Feeding wild mammals like raccoons, opossums and Eastern gray squirrels could cause problems for your house and garden.
We share our gardens, our cities, our lives, with wild creatures, whether we notice them or not. The animals, too, go about their pollinating, plundering and burrowing ways, often oblivious to humans.
People used to have so much more of an adversarial relationship with nature. My father raised racing pigeons, and I don’t remember anyone in our Lake Forest Park neighborhood complaining when he’d sit on the back deck, shotgun in hand, waiting to blast any hawk that came close enough to frighten his birds.
I hope people no longer shoot birds out of the sky like that. But I know we still disrupt natural rhythms in so many heedless ways, like eliminating habitat, spraying poisons — and feeding these creatures. Ironically, it’s the wild-animal lovers who strip them of their wildness by serving them meals.
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Do you remember a couple of summers ago the reports of a marauding pack of raccoons in Olympia? Before state wildlife experts persuaded people to stop feeding the bullies, they had killed 10 cats and a dog.
This spring I received a spate of letters from readers complaining about these furry masked bandits. Jean Walker, who lives close to downtown Bellevue, e-mailed me a vivid example of a problem you wouldn’t expect in the city. She wrote: “One of my neighbors regularly feeds raccoons with dog food . . . The neighborhood raccoon population has increased until they are no longer nocturnal but boldly crossing and crisscrossing my garden each day, leaving their feces, devouring some choice and large koi and leaving the koi skeletons beside my pond.” When Walker urged the neighbor to stop feeding them, “She replied that if she stopped now they would tear the sliding screen off trying to get in for food. Anyway, she said she thought they were ‘cute.’ “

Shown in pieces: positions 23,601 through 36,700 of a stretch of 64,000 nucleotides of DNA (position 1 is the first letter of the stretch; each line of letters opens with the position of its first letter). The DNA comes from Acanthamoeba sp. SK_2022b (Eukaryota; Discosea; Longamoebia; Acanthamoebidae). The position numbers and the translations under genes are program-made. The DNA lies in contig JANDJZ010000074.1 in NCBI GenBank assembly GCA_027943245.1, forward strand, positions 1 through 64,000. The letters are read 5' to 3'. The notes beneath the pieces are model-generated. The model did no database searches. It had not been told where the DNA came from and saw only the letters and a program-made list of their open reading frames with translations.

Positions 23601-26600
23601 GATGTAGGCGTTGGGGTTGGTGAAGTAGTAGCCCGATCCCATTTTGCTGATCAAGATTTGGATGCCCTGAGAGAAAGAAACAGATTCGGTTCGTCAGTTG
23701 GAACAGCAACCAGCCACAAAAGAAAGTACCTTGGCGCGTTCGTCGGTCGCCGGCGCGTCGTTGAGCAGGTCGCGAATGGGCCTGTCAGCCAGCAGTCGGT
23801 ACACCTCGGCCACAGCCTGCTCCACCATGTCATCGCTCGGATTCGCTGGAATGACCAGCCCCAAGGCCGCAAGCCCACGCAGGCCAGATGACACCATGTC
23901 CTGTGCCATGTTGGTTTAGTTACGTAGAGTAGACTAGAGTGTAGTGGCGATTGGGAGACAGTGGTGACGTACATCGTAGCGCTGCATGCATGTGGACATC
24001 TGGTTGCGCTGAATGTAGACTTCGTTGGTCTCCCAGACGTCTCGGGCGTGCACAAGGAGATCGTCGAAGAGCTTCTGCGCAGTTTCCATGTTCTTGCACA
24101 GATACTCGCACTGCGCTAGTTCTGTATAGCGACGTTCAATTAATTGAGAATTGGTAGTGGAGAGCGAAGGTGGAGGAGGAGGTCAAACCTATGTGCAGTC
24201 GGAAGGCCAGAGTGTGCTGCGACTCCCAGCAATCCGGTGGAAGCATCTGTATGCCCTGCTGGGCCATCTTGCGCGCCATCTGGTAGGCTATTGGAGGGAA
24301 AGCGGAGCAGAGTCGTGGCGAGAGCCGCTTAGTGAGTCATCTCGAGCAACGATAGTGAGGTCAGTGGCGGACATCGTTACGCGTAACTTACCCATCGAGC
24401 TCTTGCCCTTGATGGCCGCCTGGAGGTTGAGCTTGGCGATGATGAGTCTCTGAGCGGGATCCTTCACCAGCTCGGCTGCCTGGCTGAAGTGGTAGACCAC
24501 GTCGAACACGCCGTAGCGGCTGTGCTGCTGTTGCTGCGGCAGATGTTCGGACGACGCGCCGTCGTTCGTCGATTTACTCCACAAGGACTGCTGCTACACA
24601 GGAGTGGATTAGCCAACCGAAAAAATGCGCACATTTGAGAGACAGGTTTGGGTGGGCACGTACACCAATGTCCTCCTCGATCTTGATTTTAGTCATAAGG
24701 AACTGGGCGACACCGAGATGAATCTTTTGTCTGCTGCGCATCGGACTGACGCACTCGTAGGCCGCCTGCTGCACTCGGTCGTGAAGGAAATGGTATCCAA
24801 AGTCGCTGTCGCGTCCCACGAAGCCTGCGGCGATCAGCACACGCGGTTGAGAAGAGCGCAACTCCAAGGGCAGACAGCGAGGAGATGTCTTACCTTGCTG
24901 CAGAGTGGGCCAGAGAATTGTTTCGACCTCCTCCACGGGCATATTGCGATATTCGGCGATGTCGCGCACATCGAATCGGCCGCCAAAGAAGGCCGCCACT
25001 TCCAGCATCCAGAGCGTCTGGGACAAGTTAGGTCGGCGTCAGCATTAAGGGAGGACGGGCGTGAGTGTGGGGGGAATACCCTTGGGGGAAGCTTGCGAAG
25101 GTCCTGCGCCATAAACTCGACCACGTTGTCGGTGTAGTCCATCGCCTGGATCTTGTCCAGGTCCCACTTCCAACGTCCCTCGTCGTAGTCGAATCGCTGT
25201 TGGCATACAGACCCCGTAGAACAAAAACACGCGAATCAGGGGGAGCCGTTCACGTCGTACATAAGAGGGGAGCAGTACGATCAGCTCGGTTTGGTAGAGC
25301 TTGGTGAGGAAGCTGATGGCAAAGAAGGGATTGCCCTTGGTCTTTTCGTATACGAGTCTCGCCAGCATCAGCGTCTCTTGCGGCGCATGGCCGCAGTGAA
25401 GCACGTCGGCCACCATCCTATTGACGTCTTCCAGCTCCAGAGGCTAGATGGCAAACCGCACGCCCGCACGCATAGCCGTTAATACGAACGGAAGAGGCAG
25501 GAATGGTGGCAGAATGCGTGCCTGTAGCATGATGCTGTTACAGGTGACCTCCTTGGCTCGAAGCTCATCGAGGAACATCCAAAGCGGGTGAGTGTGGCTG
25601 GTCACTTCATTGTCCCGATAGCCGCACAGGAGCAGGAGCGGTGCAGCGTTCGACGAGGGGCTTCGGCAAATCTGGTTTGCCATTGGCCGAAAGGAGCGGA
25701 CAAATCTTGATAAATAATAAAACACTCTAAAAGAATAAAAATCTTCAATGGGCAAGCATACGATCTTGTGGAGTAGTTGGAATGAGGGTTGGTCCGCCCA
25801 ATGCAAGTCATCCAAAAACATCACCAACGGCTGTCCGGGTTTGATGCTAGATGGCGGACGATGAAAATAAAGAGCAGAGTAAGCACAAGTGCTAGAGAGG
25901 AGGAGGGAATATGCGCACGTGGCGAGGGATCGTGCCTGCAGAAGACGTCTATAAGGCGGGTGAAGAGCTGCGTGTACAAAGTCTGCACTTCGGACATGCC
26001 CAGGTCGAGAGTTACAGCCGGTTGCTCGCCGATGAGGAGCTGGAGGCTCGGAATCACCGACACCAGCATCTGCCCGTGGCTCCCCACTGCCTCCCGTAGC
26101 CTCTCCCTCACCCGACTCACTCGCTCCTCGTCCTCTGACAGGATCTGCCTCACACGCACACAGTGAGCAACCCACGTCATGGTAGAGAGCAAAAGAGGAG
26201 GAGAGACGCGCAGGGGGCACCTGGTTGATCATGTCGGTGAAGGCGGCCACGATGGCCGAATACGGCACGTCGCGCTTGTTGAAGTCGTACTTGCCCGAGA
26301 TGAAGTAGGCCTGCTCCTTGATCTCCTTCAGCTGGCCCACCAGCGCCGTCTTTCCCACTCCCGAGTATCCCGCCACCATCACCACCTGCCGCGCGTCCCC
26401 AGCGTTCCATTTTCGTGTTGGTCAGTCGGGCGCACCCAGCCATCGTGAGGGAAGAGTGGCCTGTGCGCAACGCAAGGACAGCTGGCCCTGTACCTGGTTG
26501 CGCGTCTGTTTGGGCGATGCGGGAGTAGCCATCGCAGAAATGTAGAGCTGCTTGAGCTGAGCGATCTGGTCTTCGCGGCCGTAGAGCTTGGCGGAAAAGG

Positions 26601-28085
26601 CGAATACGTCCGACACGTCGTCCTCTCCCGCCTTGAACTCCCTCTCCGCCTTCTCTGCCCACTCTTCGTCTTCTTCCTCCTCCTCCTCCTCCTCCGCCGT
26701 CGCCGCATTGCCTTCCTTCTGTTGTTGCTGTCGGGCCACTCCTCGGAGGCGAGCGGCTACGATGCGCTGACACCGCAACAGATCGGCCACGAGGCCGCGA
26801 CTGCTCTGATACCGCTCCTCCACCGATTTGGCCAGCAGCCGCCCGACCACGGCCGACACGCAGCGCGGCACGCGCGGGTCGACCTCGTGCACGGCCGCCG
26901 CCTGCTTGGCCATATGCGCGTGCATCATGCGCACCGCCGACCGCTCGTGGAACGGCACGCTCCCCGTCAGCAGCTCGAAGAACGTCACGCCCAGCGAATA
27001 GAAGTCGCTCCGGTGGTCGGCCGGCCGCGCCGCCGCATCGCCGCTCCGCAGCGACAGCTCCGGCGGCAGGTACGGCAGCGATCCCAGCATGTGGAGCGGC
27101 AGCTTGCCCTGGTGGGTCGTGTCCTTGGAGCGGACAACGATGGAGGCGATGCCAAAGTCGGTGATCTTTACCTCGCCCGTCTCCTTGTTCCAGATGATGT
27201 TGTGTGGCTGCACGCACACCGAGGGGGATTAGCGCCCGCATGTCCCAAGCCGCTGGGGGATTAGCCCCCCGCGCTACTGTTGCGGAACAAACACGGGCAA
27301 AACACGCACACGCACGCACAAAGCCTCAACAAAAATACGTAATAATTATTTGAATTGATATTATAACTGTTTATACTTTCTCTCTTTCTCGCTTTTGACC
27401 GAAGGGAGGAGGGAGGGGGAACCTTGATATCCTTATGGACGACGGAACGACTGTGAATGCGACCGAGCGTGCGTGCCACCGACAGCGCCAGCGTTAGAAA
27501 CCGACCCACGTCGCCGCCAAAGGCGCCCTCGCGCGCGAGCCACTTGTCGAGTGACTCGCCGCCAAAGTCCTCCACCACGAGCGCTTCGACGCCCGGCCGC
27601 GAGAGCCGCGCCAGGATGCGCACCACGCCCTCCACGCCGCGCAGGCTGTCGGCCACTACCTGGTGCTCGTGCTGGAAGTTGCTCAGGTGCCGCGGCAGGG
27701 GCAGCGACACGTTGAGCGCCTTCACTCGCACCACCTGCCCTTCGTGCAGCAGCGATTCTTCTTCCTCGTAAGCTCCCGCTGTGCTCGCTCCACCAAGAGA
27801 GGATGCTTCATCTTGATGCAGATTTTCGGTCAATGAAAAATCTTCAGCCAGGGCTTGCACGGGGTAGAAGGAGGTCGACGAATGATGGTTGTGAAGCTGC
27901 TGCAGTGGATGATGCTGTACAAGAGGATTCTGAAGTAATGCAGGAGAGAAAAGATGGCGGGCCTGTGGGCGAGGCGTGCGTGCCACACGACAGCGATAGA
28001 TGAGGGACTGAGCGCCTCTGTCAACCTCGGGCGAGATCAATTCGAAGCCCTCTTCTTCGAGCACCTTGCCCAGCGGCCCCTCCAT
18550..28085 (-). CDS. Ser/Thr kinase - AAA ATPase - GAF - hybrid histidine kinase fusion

Russell Link, a wildlife biologist with the Washington State Department of Fish and Wildlife, says complaints about raccoons top the list of calls to his Mill Creek office (opossums and Eastern gray squirrels are numbers two and three, respectively). “Feeding wild mammals, intentionally or unintentionally, is a bad idea,” Link says unequivocally. When fed routinely, raccoons not only cease putting energy into finding food for themselves, but become aggressive when they don’t get handouts.
A serious raccoon concern, beyond destructiveness and pet safety, is that their feces are often contaminated with roundworm that can be fatal to humans. You don’t want to be digging in dirt raccoons have used as their bathroom, nor do you want kids playing where raccoons have passed through.
No need for a shotgun to keep raccoons out. Just scare your neighbors with the facts and keep the dog food locked up.
Valerie Easton is author of “A Pattern Garden.” Her e-mail address is firstname.lastname@example.org.